On 7-8 March, the United Kingdom and United States held high-level consultations on the Indo-Pacific. The U.S. delegation was led by Indo-Pacific Coordinator Kurt Campbell and included representatives from the Department of State, Department of Defense, and National Security Council. The UK delegation was led by Deputy National Security Advisor David Quarrey and included representatives from across Her Majesty’s Government. Officials from both governments resolved to broaden and deepen their alignment and cooperation on and in the region. They welcomed growing coordination among allies and partners across the Atlantic and the Pacific. In particular, they noted unprecedented commitments from Indo-Pacific countries—including Japan, Australia, the Republic of Korea, New Zealand, and Singapore—to support Ukraine and to impose costs on Russia for its brutal and unprovoked attack. They also noted that these steps come at a time when the U.S., UK and European partners are enhancing their engagement with the Indo-Pacific and preparing to meet the challenge of systemic competition with China.

U.S. and UK officials committed to coordinate implementation of the U.S. Indo-Pacific Strategy and the UK’s Indo-Pacific tilt, as set out in its Integrated Review. They noted progress made on AUKUS and reaffirmed their commitment at the highest level to ensuring the delivery of conventionally-armed nuclear-powered submarines and other advanced capabilities to promote security and stability in the region. They agreed to pursue positive economic engagement in the Indo-Pacific, including through supporting just green transitions as part of the Clean Green Initiative and Build Back Better World agendas; to collaborate on critical and emerging technologies; to ensure economic security; and to oppose economic coercion. They reaffirmed the importance of the maintenance of peace and stability across the Taiwan Strait. They also discussed Hong Kong. In the coming months, the U.S. and the UK will work together to invest in partnerships with the Pacific Islands; to support the centrality of ASEAN and to advance concrete cooperation with ASEAN and its member states; and to enhance ties with India.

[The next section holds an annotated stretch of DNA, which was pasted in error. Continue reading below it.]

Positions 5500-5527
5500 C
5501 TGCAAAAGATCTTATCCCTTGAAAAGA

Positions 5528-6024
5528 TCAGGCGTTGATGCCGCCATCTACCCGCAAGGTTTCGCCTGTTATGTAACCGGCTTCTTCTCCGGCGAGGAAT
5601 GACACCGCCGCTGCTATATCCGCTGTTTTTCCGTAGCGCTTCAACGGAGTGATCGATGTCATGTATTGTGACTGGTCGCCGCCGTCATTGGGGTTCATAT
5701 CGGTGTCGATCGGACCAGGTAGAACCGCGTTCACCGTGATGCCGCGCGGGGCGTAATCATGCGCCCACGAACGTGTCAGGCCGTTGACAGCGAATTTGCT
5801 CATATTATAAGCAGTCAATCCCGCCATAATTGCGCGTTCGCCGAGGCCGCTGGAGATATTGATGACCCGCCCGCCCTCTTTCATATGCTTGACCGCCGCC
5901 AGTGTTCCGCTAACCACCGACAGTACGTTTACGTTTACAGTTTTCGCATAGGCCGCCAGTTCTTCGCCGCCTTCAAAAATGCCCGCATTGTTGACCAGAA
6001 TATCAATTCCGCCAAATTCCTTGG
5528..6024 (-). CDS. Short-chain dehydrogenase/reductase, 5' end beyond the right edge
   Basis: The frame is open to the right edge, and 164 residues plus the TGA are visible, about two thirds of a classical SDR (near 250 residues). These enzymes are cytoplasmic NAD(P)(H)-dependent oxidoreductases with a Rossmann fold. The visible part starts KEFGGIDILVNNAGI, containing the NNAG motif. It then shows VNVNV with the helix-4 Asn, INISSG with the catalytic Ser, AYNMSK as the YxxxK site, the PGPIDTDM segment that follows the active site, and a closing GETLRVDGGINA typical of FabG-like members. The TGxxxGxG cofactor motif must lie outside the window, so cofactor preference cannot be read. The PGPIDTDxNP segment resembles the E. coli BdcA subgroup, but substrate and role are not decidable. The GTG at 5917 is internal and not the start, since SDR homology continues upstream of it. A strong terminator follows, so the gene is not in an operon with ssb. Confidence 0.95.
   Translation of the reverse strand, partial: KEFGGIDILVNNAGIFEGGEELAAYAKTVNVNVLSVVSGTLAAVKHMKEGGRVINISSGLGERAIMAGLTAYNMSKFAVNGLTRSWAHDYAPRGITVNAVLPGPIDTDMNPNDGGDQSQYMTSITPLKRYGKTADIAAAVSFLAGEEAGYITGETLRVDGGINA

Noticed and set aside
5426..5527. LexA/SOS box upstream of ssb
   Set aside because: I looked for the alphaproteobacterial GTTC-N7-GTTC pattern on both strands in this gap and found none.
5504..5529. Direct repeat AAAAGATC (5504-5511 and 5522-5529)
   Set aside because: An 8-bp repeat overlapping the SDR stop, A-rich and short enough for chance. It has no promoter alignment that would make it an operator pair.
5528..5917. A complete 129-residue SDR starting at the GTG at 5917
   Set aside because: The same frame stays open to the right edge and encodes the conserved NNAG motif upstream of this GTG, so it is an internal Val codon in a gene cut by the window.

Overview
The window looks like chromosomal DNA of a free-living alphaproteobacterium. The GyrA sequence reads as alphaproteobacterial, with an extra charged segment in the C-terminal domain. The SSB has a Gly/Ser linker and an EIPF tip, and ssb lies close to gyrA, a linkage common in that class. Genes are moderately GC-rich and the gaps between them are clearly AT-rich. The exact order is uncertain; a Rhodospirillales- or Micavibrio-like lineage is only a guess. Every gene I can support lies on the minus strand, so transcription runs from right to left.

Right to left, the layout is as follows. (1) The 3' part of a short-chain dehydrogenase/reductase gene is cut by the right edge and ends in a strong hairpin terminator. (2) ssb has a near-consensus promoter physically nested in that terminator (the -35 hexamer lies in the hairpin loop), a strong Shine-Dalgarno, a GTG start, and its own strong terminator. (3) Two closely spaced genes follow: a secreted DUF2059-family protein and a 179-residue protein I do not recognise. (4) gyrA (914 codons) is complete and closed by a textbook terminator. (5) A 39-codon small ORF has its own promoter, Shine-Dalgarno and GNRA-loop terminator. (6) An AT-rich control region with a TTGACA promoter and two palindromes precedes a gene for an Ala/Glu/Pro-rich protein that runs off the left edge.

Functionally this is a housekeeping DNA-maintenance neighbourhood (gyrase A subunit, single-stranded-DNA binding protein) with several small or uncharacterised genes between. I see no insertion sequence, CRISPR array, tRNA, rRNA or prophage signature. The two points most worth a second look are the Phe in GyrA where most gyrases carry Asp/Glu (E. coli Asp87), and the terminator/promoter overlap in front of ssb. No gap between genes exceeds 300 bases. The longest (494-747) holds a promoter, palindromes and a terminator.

To reinforce their commitment and sustain it in the long term, the United States and the United Kingdom agreed to inaugurate a continuing dialogue on the Indo-Pacific. The dialogue will be led in the U.S. Government by the National Security Council and the Department of State and in Her Majesty’s Government by the National Security Secretariat and the Foreign, Commonwealth, and Development Office.

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